Living with a disability

Posted on: 10th April, 2017

Category: Features

Contributor: Mary O'Brien

In Ireland the 600,000 people with disabilities are not afforded the same basic human rights as everyone else. Although one of the first countries to sign the UN Convention on the Rights of Persons with Disabilities (UNCRPD) a decade ago, in March 2007, Ireland is the only European country not to ratify this International agreement.

The CRPD is an International Agreement directed at changing attitudes and approaches to persons with disabilities. The convention ensures that people with disabilities have the right to be consulted about their own welfare and enshrines their rights around access to education, transport, employment and other issues.

On March 30, the ten-year anniversary of Ireland signing the UNCRPD, Senator John Dolan joined the disability community in a protest outside Leinster House. Addressing the protestors Senator Dolan said “…We are the only country in the EU not to have ratified the treaty and we have understandably come under the spotlight around the globe for our failure to support people with disabilities on such a crucial issue.

“…I am embarrassed as well as angry. Is this the best we can do as legislators for a key group of citizens?”

Marco Sabatini Corleone, 58, a paraplegic landmine victim living in Clonakilty, is a regular user of the Irish Wheelchair Association service. Marco speaks to Mary O’Brien about life before and after becoming disabled.

Located at Clogheen Business Park on the outskirts of the town, the Irish Wheelchair Association offers options and supports for people with limited mobility to socialise, learn, work, holiday and be active in their homes and neighbourhoods.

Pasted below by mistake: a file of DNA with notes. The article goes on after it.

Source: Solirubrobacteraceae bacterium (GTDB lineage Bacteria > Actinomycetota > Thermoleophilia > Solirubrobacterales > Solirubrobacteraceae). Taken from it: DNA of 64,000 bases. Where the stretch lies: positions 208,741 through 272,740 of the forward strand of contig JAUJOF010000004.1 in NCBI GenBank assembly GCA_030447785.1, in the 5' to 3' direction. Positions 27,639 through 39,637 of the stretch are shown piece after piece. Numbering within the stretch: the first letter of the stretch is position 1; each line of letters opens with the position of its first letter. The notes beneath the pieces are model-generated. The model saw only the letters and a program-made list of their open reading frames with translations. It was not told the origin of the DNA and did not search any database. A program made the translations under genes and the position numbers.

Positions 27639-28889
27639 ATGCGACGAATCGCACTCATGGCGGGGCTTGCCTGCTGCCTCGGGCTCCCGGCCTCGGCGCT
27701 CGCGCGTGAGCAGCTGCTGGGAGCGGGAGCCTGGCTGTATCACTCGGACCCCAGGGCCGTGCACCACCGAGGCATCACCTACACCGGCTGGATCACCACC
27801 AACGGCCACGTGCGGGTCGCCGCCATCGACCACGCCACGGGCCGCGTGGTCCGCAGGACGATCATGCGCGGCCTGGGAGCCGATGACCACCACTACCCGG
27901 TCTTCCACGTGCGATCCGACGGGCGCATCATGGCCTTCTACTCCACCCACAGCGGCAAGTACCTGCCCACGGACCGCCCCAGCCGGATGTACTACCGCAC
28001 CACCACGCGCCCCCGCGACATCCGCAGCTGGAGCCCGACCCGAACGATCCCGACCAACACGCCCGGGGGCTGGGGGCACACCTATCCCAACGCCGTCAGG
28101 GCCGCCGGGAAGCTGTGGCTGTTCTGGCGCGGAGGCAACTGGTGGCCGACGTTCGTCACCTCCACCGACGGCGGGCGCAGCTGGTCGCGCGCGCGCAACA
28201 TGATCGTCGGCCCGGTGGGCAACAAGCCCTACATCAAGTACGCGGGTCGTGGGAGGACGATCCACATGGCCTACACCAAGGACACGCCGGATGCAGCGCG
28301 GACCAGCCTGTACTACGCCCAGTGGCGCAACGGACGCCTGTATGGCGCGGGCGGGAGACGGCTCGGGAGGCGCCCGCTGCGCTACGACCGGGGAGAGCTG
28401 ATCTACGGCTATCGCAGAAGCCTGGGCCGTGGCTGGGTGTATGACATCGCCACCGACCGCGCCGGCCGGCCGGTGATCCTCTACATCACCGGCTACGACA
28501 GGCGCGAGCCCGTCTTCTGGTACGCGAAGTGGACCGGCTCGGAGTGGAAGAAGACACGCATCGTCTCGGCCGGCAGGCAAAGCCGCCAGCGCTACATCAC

Marco Sabatini Corleone has been accessing the IWA service in Clonakilty for the past three years. “Day trips, visiting the theatre, going ten pin bowling, online courses, Operation Transformation, these are all things that I wouldn’t have been able to do without the IWA,” he says.

As a result of the Irish Wheelchair Association, Marco enjoys a lot more independence. “I was getting quite depressed being stuck inside at home,” he explains. “Without a car, we even have to rely on friends to bring us in to town to get our shopping.”

Access is more often than not a problem for someone like Marco who is in a wheelchair. Although for years the Clonakilty Access Group has been calling for all illegal items placed on public footpaths and other public places to be removed, Marco and others with physical disabilities are still hindered and prevented access by such obstacles. “High steps, items obstructing shop doorways, signs on footpaths – these are all things that make everyday life very difficult for wheelchair users or anyone with limited mobility or a disability,” says Marco passionately. “People just don’t think or ignore us. The law says that public buildings and services in Ireland are supposed to be accessible but it’s not being enforced. I can’t even take the bus to Cork because Bus Eireann won’t remove the seats blocking the disabled access door.”

Born in London to a Sicilian father and Irish traveller mother, Marco came to West Cork 14 years ago to trace his mother’s relatives.

He had a difficult childhood. After spending some of his early years in a children’s home run by the charity Barnardo’s, Marco was adopted. His adoptive mother remarried and Marco grew up with an abusive stepfather.

He did well in school and at the age of 19, joined the British Army to get away from his home but was able to opt out of going to Northern Ireland given the fact that he had Irish parentage. Marco became a Military Police bodyguard in the Elite Close Protection Unit of the Royal Military Police tasked with protecting VIPs.